When this is of no use both Daghdhae and Bodhbh willingly join the search. The
gods are united in their assistance to Oenghus.
     On the other hand, the gods are remarkably incapable of influencing
mortal behavior. When the girl is identified the gods cannot simply seize her.
Oenghus is taken to identify her, which he does, and Bodhbh explains, "Even if
you do recognize her, I have no power to give her, and you may only see her."
     To actually obtain the girl they must enter into a complex bargaing
process. First the Daghdhae travels to Ailill and Medhbh and requests that they
give the girl to his son. They explain that they cannot, thus the Daghdhae's
men are forced to attack the fairy hill and capture Ehal Anbhuail, the girl's
father, they demand that he hand the girl over. He refuses. They then threaten
him with death, he confesses he cannot for she has magical powers.
     Yearly she alternates between human form and animal form. If Oenghus
truly wants her he must follow certain procedures. Having identified her in
human form he must do the same when she is in the shape of a swan. (which he
does.) Then he must request her companionship on her terms. Finally, when he
promises, "I pledge your protection," the two are united.
     Oenghus is enthralled with the mortal, Caer. In fact, their separation
makes him ill. Nonetheless, the lovers can only be together if Oenghus
satisfies Caer's condition: He must prove his love to her. He must illustrate
that he recognizes her human and animal essence. He must guarantee her freedom,
and he must pledge himself to her protection before she will come to him.
     This tale captures the distinct nature of the Celtic gods. According to
Noma Chadwick the "Irish gods" do not emerge as gods in the usual meaning of the
term. They are neither worshipped nor sacrificed to. They are supernatural
beings with magical powers… If such a name is not appropriate, they might be
described as mundane or pedestrian gods.
     In this tale it is the male, and the immortal that must earn his beloved.
Caers appear indifferent to the struggle being waged for her affections. He
must prove that Caer is the woman of his dreams and that he knows her in any
guise. Also he must accept her terms and guarantee her safety before she will
commit herself to him, and satisfy his longing.
     In essence, it Oenghus that yearns for Caer. It is the god who must
pursue, woo and win the hand of Caer, the mortal woman (although she possesses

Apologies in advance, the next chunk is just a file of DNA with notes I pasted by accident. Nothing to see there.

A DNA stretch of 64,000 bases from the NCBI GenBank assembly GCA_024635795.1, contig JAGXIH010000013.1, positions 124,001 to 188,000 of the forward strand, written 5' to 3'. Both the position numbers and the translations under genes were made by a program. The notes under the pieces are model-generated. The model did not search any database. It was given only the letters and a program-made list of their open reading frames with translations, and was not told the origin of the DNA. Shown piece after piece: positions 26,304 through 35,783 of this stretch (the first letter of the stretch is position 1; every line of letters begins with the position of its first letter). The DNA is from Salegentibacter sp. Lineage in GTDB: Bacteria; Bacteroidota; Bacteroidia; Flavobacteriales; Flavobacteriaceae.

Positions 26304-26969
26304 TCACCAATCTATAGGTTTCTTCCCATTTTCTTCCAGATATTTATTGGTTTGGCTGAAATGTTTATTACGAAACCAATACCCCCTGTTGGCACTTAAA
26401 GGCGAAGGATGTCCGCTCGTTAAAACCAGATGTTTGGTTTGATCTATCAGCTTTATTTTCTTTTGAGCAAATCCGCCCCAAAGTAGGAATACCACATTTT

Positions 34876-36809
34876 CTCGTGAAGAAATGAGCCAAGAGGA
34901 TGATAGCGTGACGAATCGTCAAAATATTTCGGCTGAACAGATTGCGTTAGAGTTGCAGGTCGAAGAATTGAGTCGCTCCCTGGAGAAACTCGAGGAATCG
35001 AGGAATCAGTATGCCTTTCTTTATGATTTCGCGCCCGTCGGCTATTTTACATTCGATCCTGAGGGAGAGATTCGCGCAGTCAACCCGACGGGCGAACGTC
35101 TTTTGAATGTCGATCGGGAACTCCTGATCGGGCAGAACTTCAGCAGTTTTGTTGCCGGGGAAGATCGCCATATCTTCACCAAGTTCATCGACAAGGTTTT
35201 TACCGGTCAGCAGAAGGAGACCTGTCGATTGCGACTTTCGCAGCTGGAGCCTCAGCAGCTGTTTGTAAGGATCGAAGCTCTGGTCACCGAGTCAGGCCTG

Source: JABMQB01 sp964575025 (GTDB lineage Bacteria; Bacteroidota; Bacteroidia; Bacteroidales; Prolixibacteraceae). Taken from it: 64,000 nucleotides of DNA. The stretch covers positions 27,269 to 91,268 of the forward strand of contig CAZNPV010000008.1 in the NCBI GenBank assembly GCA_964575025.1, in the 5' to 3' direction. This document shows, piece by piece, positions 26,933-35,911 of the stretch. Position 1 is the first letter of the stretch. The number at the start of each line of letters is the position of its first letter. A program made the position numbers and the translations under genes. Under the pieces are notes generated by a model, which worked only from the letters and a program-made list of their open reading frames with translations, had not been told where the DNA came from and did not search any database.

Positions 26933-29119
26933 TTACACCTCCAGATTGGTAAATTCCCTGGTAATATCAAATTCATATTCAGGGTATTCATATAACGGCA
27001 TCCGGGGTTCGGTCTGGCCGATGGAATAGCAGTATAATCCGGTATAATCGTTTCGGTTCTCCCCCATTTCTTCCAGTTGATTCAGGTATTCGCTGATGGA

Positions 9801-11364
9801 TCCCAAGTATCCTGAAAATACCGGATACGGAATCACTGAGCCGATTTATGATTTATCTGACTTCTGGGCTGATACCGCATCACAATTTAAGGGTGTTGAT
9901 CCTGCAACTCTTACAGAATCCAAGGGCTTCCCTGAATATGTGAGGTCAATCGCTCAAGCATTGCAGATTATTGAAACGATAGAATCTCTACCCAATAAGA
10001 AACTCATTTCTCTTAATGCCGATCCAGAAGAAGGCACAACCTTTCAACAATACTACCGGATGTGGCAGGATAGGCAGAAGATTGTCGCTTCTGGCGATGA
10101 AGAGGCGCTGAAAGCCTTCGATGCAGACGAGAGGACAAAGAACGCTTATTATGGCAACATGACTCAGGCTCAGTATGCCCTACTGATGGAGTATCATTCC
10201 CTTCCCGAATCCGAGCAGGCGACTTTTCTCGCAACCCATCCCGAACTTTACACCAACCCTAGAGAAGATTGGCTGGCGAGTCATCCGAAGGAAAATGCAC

magical powers). In Apuleius tale it is the mortal, the female, Psyche, who
must toil to win her beloved Cupid. In Celtic myths the gods crave the love of
mortals while in the classical myths it is the mortals who crave the love of the
gods. Moreover, in "The Dream Of Oenghus" the gods must satisfy mortal
conditions to win their true love. In the tale of "Cupid and Psyche" it is
Psyche, the mortal, who must satisfy the conditions of fate amoung the gods.
     When Psyche's search for Cupid proves fruitless and her plea for
sympathy and relief have been completely repulsed she decides to throw herself
on Venus's mercy and to satisfy her rage with meekness. Venus challenges Psyche
to a series of tasks, that lead up to her making a trip to Hades, the underworld.
Through favorable and periodically divine intervention Psyche is able to
complete all these tasks although a second act of faithlessness condemns her to
exhaustion.
     However, at this point Cupid has recovered from his wound, and is
wasting away from loneliness for Psyche, he takes leave from his chamber, and
finds Psyche. A touch of one of his arrows awakens Psyche and he pledges to
fulfill their relationship. Cupid obtains Jupiter's blessing and the two are
wed. Eventually, their union produces a daughter who comes to be named Pleasure.

     In certain senses, both of these myths deal with the reunion of lovers.
Cupid and Psyche are united only to be separated by her faithlessness. Oenghus
has already seen Caer in a vision, and realized his infatuation with her, when
he sets out to find her in the world. Therefore, they are, in essence, both
tales are of how to obtain love.
     In the Celtic tale one obtains love by proving its divine inspiration—by
recognizing the beloved in both human and animal form—and by meeting her demands
for freedom and protection. Oenghus gathers all of his resources to convince
Caer of his love. He solicits the help of his father and many other people
along the way. They use their influence, and negotiating skills to aid Oenghus
in his pursuit. In fact, in stark contrast to the Roman Myth, the gods are
united in their support for Oenghus's quest. There is none of the